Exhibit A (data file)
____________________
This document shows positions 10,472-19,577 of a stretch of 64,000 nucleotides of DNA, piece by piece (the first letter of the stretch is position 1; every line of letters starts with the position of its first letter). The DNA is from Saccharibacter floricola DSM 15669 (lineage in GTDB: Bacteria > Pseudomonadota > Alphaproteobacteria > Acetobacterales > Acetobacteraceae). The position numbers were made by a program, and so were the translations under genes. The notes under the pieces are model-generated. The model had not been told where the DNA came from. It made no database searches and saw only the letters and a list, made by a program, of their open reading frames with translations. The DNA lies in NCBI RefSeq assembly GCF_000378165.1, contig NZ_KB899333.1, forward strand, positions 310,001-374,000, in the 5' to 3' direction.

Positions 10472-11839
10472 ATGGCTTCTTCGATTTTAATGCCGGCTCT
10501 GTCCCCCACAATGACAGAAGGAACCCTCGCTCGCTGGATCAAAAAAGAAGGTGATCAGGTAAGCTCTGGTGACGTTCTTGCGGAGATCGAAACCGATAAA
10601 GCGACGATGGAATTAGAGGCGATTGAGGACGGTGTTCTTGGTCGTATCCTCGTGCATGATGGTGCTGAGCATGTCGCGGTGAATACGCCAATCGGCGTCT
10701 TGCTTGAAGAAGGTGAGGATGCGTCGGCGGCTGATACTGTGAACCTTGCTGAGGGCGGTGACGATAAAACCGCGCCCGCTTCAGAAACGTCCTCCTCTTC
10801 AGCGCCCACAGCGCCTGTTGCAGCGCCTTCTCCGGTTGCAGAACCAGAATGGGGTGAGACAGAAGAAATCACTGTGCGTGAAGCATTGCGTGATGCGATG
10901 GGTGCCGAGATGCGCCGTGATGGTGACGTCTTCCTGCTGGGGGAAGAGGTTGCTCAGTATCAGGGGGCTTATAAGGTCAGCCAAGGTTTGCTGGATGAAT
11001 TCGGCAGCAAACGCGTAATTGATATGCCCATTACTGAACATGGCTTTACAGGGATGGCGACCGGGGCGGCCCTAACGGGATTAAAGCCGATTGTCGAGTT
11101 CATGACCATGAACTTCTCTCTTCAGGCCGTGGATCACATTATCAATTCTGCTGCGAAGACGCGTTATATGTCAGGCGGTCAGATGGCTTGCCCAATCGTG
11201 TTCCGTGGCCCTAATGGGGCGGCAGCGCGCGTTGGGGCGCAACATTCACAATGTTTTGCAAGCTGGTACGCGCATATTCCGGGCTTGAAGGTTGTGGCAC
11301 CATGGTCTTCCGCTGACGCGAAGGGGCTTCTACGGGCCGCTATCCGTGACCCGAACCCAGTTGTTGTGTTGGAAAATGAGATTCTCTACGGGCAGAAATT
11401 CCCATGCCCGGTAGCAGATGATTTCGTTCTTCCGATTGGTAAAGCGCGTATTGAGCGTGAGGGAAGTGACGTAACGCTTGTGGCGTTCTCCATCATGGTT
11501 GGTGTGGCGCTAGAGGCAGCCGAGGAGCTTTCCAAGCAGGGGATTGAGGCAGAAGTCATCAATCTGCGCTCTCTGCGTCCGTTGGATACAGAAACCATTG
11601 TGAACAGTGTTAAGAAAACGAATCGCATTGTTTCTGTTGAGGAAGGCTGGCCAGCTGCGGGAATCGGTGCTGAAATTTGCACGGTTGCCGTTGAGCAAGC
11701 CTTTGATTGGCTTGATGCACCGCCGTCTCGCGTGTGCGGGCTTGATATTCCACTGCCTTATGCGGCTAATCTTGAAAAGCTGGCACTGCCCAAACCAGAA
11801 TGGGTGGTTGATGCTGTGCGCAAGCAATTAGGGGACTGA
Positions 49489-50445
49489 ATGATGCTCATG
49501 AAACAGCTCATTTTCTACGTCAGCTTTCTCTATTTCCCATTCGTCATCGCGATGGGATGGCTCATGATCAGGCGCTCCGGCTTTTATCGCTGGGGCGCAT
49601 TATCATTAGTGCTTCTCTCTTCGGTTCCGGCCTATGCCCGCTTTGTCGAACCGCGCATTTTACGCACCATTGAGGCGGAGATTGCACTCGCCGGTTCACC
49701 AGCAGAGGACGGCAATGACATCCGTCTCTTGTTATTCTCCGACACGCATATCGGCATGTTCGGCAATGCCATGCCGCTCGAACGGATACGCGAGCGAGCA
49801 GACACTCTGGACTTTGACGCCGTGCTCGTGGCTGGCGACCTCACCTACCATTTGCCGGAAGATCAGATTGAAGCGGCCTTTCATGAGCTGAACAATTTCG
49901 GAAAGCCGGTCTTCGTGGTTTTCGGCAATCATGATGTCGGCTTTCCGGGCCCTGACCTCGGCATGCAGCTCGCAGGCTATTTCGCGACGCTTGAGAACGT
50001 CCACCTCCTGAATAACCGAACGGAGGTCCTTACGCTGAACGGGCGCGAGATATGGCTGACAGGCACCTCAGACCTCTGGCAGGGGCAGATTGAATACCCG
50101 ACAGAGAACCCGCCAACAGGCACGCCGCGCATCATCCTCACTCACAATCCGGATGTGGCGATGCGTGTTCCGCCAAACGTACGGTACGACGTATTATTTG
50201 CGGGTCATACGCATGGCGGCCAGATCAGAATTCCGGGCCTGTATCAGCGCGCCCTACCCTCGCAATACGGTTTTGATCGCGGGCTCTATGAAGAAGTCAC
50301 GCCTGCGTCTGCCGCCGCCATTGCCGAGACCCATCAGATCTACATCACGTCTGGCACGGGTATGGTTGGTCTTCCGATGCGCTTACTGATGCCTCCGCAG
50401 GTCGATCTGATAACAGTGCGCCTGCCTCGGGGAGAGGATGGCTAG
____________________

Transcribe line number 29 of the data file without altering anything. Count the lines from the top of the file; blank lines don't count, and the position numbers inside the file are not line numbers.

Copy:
50401 GTCGATCTGATAACAGTGCGCCTGCCTCGGGGAGAGGATGGCTAG